Northern Ireland's Bailey Peacock-Farrell practicing patience at Burnley but decision to leave Leeds United wasn't a difficult one

Former Leeds keeper Bailey Peacock-Farrell (Pic: Getty)Former Leeds keeper Bailey Peacock-Farrell (Pic: Getty)
Former Leeds keeper Bailey Peacock-Farrell (Pic: Getty)
The decision to leave Leeds United wasn't a difficult one for Burnley's Bailey Peacock-Farrell, but he admits it has necessitated patience on his behalf.

The goalkeeper was sold by the Whites in August, after it became clear that Kiko Casilla would be Marcelo Bielsa's number one choice between the posts.

Tracking back a little further to June, speaking while on international duty in June, Peacock-Farrell said he foresaw two career scenarios, one of which was an exit from Elland Road.

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The 22-year-old added that his willingness to quit the club he joined as a youth team player in 2013 stemmed purely from a desire to play, regularly.

"If I stay at Leeds I'll be staying at Leeds to play,'' he said then. "The two scenarios would probably be I'm staying at Leeds and I'm playing or I'll have to be elsewhere I think.

"So the aim is to be playing football, I have to, for selfish reasons. I'm not one of those goalkeepers who's maybe content with sitting on the bench and picking up a wage."

By 2nd August, he was posing for photos and video footage at Burnley, as the ink dried on a four-year deal with the Premier League club.

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On Thursday night in Belfast, reflecting on his summer decision-making process, Peacock-Farrell points to the Clarets' top-flight status as a major factor in the conclusion he arrived at.

Peacock-Farrell in international action for Northern Ireland (Pic: Getty)Peacock-Farrell in international action for Northern Ireland (Pic: Getty)
Peacock-Farrell in international action for Northern Ireland (Pic: Getty)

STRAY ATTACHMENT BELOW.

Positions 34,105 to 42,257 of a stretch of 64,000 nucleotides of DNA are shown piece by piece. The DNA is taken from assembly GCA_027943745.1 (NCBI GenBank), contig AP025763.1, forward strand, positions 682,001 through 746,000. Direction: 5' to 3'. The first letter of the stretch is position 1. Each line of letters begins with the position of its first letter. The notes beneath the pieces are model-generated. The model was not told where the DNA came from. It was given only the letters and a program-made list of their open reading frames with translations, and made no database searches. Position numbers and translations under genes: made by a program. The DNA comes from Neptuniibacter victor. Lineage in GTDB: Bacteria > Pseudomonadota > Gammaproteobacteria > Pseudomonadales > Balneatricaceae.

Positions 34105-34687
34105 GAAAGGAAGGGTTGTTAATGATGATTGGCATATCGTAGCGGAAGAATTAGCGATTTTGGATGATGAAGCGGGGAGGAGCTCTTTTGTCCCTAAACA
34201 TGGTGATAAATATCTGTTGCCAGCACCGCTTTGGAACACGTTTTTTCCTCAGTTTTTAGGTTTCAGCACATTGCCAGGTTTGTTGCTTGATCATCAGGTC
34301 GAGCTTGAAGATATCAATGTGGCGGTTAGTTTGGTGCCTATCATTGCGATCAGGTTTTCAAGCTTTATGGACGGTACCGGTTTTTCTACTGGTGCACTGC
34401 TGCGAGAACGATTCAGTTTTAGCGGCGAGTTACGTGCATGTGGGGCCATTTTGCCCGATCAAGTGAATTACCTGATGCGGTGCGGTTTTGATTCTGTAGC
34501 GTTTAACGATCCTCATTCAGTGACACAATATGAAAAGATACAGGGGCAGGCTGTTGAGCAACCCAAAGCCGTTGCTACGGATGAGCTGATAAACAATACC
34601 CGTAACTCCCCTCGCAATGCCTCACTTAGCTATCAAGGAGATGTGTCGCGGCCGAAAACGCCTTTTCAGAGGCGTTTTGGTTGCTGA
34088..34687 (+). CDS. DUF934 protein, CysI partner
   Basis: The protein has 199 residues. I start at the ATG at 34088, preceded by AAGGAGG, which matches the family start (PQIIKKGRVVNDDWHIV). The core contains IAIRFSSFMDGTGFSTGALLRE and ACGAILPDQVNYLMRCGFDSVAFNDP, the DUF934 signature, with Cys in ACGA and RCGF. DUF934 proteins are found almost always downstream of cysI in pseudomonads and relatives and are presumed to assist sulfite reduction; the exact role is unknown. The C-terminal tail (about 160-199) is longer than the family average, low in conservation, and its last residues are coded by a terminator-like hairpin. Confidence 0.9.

He weighed that up against the presence of not one but two England international keepers in the Turf Moor dressing room - Nick Pope and Joe Hart - which made first team football unlikely.

"I don't think you could call it difficult, when a Premier League team comes calling," he told the YEP, again on international duty in Belfast.

"It's really hard for you to turn it down.

"It's an opportunity for me to grow, take the next step in my career and I feel like it's a good, solid place for me to build a foundation and improve myself.

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"I know I've got two top goalkeepers in front of me but it's a time in my career when I can maybe take some information from them, learn from them and maybe benefit myself."

Last season, at least until Casilla jetted into West Yorkshire from Real Madrid and took the number one spot, the challenge for Peacock-Farrell was keeping the ball out of Leeds' net week in and week out in the Championship promotion race.

In his first season at Burnley, he admits things will be a lot different.

"Just [to] be a bit more patient," he said.

"It's a step up, you've got to allow for that, you've got to allow for change.

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"I'm not playing at the moment but this is the time when you can work on other things that you're maybe not able to do when you're playing week in and week out.

"I'm going to use this time wisely to better myself, in training, in the gym and then when the time comes I'll be ready."

Part of Michael O'Neill's Northern Ireland squad for Monday's Euro 2020 qualifier against Germany, a 'very' excited Peacock-Farrell is looking forward to what he hopes will be another special night at Windsor Park.

Looking back, he can draw on the memories and experiences he gained at Leeds United.

"I took a fair amount of games, some experience.

"Obviously it was my first club and first amount of games.

"To play for Leeds, not many players can say they've done that, playing in front of the 30 to 35,000 every single game, every single Saturday, Tuesday, it was a really nice feeling."